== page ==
As for my little bike mechanic, I offered to pay him for his help, or take him out for a mocha or something. He said no. He just wants the old tires and tubes. I know he wants the tires to make a double ring for jumping cars. The tubes? I have no idea, and am a little scared to ask. This is the same kid who, at the age of four, walked up to me and announced "I'm gonna tell you something you may not even want to know... it is a bad idea to build a powered water fountain in bed, even if you use big cups" Then, he asked me if I could come upstairs... to my room.

R.O.Y. G.... mud

Sunday's long run was beautiful. Just under nine miles. Picked a great route, which I'm trying to figure out how screenshot & post now. (I shaved about 1/3 mile off the map, just the part takes me to & from home.) Temps climbed from 48 to 54 during my excursion. A couple rolling hills, a few level stretches, easy proximity to Starbucks and other sources of water bottles and restrooms. I ended up stopping at Home Depot, but that's just because I knew the temptation to sit down with a scone and a venti coffee would have been too much for me.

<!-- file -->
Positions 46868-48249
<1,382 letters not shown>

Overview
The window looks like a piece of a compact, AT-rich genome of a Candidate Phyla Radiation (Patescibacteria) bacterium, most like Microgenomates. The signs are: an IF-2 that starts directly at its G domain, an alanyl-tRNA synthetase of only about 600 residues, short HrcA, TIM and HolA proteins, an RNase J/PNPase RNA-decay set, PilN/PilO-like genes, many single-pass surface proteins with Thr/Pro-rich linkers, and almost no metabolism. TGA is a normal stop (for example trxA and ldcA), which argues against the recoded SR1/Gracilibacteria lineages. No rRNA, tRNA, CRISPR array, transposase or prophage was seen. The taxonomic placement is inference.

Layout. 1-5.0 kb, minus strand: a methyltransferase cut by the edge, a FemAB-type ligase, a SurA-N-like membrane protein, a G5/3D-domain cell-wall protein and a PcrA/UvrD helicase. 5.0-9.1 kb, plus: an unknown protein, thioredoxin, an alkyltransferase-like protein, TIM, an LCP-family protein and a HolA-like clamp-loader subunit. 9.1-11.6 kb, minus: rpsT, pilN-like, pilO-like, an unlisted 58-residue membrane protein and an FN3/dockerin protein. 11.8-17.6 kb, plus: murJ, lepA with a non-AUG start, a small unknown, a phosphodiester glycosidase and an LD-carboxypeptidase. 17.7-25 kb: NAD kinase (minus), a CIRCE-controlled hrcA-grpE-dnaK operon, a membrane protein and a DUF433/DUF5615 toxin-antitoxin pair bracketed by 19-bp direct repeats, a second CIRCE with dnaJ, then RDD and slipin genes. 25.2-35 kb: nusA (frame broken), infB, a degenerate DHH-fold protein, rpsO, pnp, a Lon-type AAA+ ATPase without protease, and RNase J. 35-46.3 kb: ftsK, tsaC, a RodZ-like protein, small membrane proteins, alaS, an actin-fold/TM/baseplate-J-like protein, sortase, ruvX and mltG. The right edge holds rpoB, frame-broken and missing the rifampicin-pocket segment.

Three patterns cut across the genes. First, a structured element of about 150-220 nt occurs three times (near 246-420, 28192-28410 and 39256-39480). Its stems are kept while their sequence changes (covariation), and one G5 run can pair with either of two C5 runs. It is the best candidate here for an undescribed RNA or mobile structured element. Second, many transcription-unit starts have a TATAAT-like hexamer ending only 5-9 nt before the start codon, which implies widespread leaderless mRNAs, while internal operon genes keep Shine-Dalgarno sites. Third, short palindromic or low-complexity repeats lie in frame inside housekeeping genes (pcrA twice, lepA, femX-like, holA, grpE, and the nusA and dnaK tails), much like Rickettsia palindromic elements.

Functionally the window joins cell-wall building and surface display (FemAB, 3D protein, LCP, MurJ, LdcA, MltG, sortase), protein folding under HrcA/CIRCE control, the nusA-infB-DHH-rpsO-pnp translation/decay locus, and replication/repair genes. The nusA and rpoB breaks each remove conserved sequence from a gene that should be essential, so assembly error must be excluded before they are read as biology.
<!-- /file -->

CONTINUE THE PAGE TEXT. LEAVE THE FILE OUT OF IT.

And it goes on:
There's a little game I play with the kids whenever we're hiking or at the botanical gardens. It's a competition to find all the colors of the rainbow in the course of the day. We've been doing this since B1 was an only child. Camera phones have made it so much easier than trying to juggle the clunky kodak camera of 10 years ago, so it's now something we'll message to each other from the road, or split into teams during a day trip. (Winning team gets to pick where we eat lunch/dinner, or what type of ice cream we pick up on the way home, if we're not eating out.)

As I passed the first of many butterfly bushes seen on the 8.9 miles, it occured to me that DD would enjoy the flower photos. Her older brothers wouldn't really care, as they're only interested in the game when food is at stake.

First up, the blooms of the REDbud tree:

Freshly planted ORANGE marigolds: